This assignment is a continuation of the Cookie Creations case study from Chapters 1–3. You will use the information from the previous chapters and from this chapter to complete the actions for the ca

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This assignment is a continuation of the Cookie Creations case study from Chapters 1–3. You will use the information from the previous chapters and from this chapter to complete the actions for the case study and to apply what you have learned to this point.

The Cookie Creations case study for Chapter 4 can be found below and also on pp. 4-51 to 4-52 in the textbook. The textbook provides you with the adjusted trial balance, and it is also located below for quick reference. Read the case information, and complete the actions listed below.

Natalie had a very busy December.

At the end of the month, after journalizing and posting the December transactions and adjusting entries, Natalie prepared the following adjusted trial balance.

Using the information from the adjusted trial balance, complete the tasks below.

  1. Prepare an income statement and an owner’s equity statement for the 2 months ended December 31, 2019, and a classified balance sheet as of December 31, 2019. The note payable has a stated interest rate of 6%, and the principal and interest are due on November 16, 2021.
  2. Natalie has decided that her year-end will be December 31, 2019. Prepare and post-closing entries as of December 31, 2019.
  3. Prepare a post-closing trial balance.

Make sure to complete item “a” completely before moving to item “b,” and then move to item “c.” You cannot jump ahead unless you have completed each step sequentially in full.


This assignment is a continuation of the Cookie Creations case study from Chapters 1–3. You will use the information from the previous chapters and from this chapter to complete the actions for the ca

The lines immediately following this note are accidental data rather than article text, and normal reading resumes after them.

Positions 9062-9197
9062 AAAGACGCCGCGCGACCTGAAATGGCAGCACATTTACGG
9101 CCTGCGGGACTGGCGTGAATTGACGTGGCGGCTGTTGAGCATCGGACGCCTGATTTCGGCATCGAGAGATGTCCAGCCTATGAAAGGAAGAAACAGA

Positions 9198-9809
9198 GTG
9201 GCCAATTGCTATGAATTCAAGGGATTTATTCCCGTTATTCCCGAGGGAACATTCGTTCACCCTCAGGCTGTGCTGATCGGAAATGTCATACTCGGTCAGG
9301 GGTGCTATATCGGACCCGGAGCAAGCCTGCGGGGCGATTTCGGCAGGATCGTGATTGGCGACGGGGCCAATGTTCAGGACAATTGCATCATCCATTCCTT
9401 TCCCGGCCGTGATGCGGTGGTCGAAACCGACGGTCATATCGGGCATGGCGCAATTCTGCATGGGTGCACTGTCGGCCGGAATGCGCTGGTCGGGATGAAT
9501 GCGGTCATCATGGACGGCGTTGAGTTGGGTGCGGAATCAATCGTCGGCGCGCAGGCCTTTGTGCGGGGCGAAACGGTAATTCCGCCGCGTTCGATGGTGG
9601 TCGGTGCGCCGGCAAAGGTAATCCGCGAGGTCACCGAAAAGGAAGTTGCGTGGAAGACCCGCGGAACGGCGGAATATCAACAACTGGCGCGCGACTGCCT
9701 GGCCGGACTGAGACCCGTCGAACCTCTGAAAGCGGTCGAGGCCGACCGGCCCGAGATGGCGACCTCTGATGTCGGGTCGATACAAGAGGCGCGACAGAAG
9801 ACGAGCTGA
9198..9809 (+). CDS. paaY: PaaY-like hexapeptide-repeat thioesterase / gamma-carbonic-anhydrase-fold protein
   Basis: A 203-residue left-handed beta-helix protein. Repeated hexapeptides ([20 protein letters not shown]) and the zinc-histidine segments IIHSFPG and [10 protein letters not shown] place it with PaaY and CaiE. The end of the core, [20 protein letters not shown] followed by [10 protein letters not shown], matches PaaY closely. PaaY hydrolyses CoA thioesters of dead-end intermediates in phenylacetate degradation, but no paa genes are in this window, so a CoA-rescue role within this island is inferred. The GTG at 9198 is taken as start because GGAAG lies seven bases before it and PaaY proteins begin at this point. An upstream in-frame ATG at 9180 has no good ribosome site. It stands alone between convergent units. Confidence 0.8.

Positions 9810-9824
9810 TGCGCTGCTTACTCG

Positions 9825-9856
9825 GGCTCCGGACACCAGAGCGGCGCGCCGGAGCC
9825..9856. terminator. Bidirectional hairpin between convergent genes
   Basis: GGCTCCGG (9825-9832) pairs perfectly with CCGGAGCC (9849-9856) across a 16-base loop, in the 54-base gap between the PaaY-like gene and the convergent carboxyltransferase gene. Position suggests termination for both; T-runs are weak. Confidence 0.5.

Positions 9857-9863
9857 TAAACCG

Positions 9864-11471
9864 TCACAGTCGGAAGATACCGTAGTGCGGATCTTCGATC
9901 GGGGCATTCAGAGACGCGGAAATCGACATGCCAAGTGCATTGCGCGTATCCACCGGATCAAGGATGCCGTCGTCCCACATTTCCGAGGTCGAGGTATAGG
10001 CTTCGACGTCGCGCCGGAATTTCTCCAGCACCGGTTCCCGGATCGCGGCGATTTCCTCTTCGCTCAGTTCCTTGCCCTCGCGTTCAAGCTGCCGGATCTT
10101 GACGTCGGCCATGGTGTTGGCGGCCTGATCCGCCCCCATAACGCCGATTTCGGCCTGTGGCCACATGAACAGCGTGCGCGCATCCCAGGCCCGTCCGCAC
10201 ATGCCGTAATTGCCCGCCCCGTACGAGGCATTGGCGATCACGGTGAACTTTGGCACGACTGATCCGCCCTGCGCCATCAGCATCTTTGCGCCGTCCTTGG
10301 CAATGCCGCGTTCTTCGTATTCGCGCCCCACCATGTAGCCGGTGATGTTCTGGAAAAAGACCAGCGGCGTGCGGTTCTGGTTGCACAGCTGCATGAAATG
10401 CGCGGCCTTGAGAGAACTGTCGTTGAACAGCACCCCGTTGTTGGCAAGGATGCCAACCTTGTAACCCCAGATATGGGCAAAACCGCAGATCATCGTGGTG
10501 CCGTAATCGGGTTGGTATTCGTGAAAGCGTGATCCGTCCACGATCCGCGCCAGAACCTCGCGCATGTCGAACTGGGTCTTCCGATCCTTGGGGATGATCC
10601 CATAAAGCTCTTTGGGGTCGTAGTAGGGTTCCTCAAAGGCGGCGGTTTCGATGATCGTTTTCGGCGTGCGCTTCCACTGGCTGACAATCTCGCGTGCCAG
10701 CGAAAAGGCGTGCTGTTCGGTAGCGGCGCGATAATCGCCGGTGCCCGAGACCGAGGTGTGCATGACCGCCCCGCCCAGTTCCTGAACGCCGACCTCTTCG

BBA 2201, Principles of Accounting I 1 Cou rse Learning Outcomes for Unit IV Upon completion of this unit, students should be able to: 1. Examine the accounting cycle. 1.1 Explain the steps in the accounting cycle. 2. Identify business transactions. 2.1 Prepare an income statement and balance sheet. 2.2 Prepare closing entries. 2.3 Prepare a post -trial balance sheet. Course/Unit Learning Outcomes Learning Activity 1.1 , 2.1, 2.2, 2.3 Unit Lesson Chapter 4, pp. 4 -1 to 4 -61 Unit IV Case Study Required Unit Resources Chapter 4: Completing the Accounting Cycle, pp . 4-1 to 4-61 Unit Lesson Completing the Accounting Cycle Have you ever wondered how the public acquires accounting information from businesses? Companies such as Coca -Cola, McDonald ‘s, Dell, Apple, and Honda Automotive use a process called financial reporting to communicate their financial position and profitability to external users, such as investors, creditors, and the government. UNIT IV STUDY GUIDE Completing the Accounting Cycle BBA 2201, Principles of Accounting I 2 UNIT x STUDY GUIDE Title External financial reporting is done mainly through a set of financial statem ents. The four financial statem ents that the generally accepted accounting principles (GAAP) require are listed below:  income statement,  statem ent of changes i n equity,  balance sheet, and  statem ent of cash flows. An income statement reports revenue and expenses and calculates net income or net loss for the time period (W eygandt et al., 2018). For example, the income statement reports the profitability of a company for a period of tim e. W ithout a sustainable profit over a period of years, a company would not be able to continue. Other names for an incom e statement that you might also run across are statem ent of operations, earnings statem ent, or a profit and loss statement (P/L). The statement of changes in equity shows all changes in owner ’s equity for a period of time (W eygandt et al., 2018). An easy way to understand the statement of e quity is to consider that it simply tracks the contributions from the owner to the company, any distributions made to the owner from the company, and the amount of net incom e or net loss that increases or decreases the owner ’s equity. This statement may al so be referred to as an owner ’s equity statement . At some point in your career, you may have heard or used the term balance sheet . The balance sheet reports assets, liabilities, and owner’s equity as of the last day of the period (W eygandt et al., 2018). The balance sheet is useful to determine the financial health of a company. The balance sheet simply reports the accounting equation (Assets – Liabilities = Owner’s Equity) in a simple -to-read format. The lower the debt to equity ratio, the healthier the company will be and the better prepared it will be to handle future financial crises. The balance sheet could also report on a specific date. Another term com monly used for a balance sheet is a statement of financial position . The classified balance sheet groups assets that are similar and liabilities that are similar. This format presents the balance sheet into groupings, which allow readers of the financial statem ent to see if the company has enough assets to pay debts as they come due and any claims on short -term and long -term creditors. The standard balance sheet and classified balance sheet present the same figures; the differences are seen in the way that the information is grouped or categorized (W eygandt et al., 2018). A cash flow sta tement summarizes information about cash outflows (paym ents) and inflows (receipts) (W eygandt et al., 2018). Pay close attention to the information within this statem ent, as some of it may not be associated with the actual cash flows. Rochelle Bailis (2014 ), in her work with the massive Quickbooks Company , simply states that one of the four significant financial statements is the statem ent of cash flow, and it is used to show the cash flowing into and out of the business during an accounting period. It is s ometim es referred to the statem ent that shows sources and uses of cash. She summarizes that the cash flow analysis is so important to sm all businesses that it should be evaluated on an ongoing and regular basis. There is another component to the financia l statem ents —the footnote disclosures (also referred to as the notes to the financial statements ). The notes include additional information regarding the balances that are reported on the face of the financial statements. W hile the overall information requ ired by GAAP is the same for all companies, the presentation of the information may differ from one company to another. However, the purpose of the notes is still the same —to add clarity and transparency to the financial statements. Many Certified Public Accountant s ( CPAs ) have found that it is more efficient to arrange the financial statem ents in the following order: (1) incom e statement , (2) statement of changes in equity , (3) balance sheet , and (4) cash flow statement. The reasoning for the suggested o rdering of the financial statements above is that they are all tied to one another. The incom e statement reports the incom e (or loss) of the period, which is BBA 2201, Principles of Accounting I 3 UNIT x STUDY GUIDE Title used to compute the change in equity. The equity balance is reported in the balance sheet. The sta tement of cash flows reports the change in cash from the beginning of the period to the end of the period, and both of these balances are reported on the balance sheet. As noted in Illustration 4 .7, on p. 4-10 of your textbook and as shown below , the inco me statem ent is prepared to arrive at the net income or net loss for the period. The net incom e is then carried over to the owner’s equity statem ent as an increase in equity for the period. The ending equity balance is then carried over to the balance shee t and reported in the equity section. The statement of cash flow s is not covered in this course, but it reconciles the income reported on the incom e statement to the beginning and ending balances of cash (with the ending cash balance being reported on the balance sheet as an asset). BBA 2201, Principles of Accounting I 4 UNIT x STUDY GUIDE Title Types of Accounts The types of accounts used in accounting are (1) assets , (2) liabilities , (3) equity , (4) revenue , and (5) expense. A company’s balance sheet accounts ( i.e., assets, liabilities , and equity) are referred to as permanent accounts. These account balances carry over from one year to the next. For example, the company’s cash balance at the end of the year becom es the company’s beginning cash balance for the following year. Likewise, t he ending inventory balance for one year is the beginning inventory balance for the next year. However, a company’s income statem ent accounts are commonly referred to as temporary accounts. The account balances must be closed at the end of each year. For example, the revenue accounts must be closed so that the account balance is zero at the beginning of the following year. In this way, the net income or loss can be reported separately from year to year. Today, the revenue and expense accounts are closed directly to the equity account. In years past, the revenue and expense accounts were closed to an account called income summary , and then this account was closed to the equity account. Any contributions or distributions made by the owner during the year are also closed to the equity account. These equity accounts are closed so that contributions and distributions made by the owner can be distinguished from one year to the next. The process of closing out th e revenue, expense, and equity accounts is referred to as the completion of the accounting cycle . The balance sheet reports the financial position of a company as of a specific date. In other words, the balance sheet reports what is owned by the company (assets) and then the claim s to those assets (liabilities or equity). All of the company’s assets are either acquired through profits , acquired through capital contributions (equity) , or financed through creditors (liabilities). Therefore, assets, liabilit ies, and equity are reported on the balance sheet. The income statem ent reports the profit or loss of the company over a period of time ( i.e., month, quarter, or year). This profit, or loss, is determined by whether or not the revenue for the period excee ds the expenses for the sam e period. If revenue exceed s the expenses, then the company would report a profit. If the expenses exceed the revenue, then the company would report a loss. As you can im agine, the profitability and financial position of a compa ny are very important to both creditors and investors. It speaks to the need for honesty and integrity in the reporting of financial statements. The accounting profession has been charged with maintaining the integrity of financial reporting to outside use rs of the financial statements. Reference s Bailis, R. (2014). The 6 essentials of a basic cash flow statem ent. -flow/6 – essentials -basic -cash -flow -statement W eygandt, J. J., Kimmel, P. D., & Kieso, D. E. (2018). Accou nting principles (13th ed.) [VitalSource Bookshelf version]. Suggested Unit Resources In order to access the following resources, click the links below. A transcript and closed captioning are available once you access the video s. Th e following video discusses a classified balance sheet and explains how it is different from a regular balance sheet. BBA 2201, Principles of Accounting I 5 UNIT x STUDY GUIDE Title Accounting Videos. (2015, September 30). Classified balance sheet [Video] . Th e video below explains reversing entries and illustrates examples that can be applied to real -world situations . Michael D. (2017, September 5). Reversing entries [Video] . xjmzaxwzw75b67 Th e following video illustrates how and when to prepare closing entries . Notepirate. (2013, December 20). How to prepare closing entries (fi nancial accounting tutorial #27) [Video] . Th e following video will dem onstrate how to complete the year -end worksheet. Phillips, R. (2014, January 27). Completing the worksh eet [Video] . Learning Activities (Nong raded) Nongraded Learning Activities are provided to aid students in their course of study. You do not have to submit them. If you have questions, contact your instructor for further guidance and information. This is an opportunity for you to express your thoug hts about the material you are studying by writing about it. Conceptual thinking is a great way to study because it gives you a chance to process what you have learned , and it increases your ability to rem ember it. In order to practice what you have learn ed, please attempt the exercises below, which can be found in your textbook.  DO IT! 1 | W orksheet, p . 4-11  DO IT! 2 | Closing Entries, p . 4-18  DO IT! 3 | Correcting Entries, p. 4-22  DO IT! 4 | Balance Sheet Classifications, p . 4-28 You are also encouraged to complete the following end -of-chapter exercises and problems, which can be found in your textbook.  Practice Multiple Choice Questions and Solutions, p p. 4-31 to 4 -33  Practice Brief Exercises and Exercises, p p. 4-33 to 4 -37  Practice Problem, pp. 4-37 to 4 -39 If you have any questions or do not understand a concept, contact your professor for clarification. Completing these practice exercises and problems will give you practice, which will be helpful as you complete the assignment for this uni t.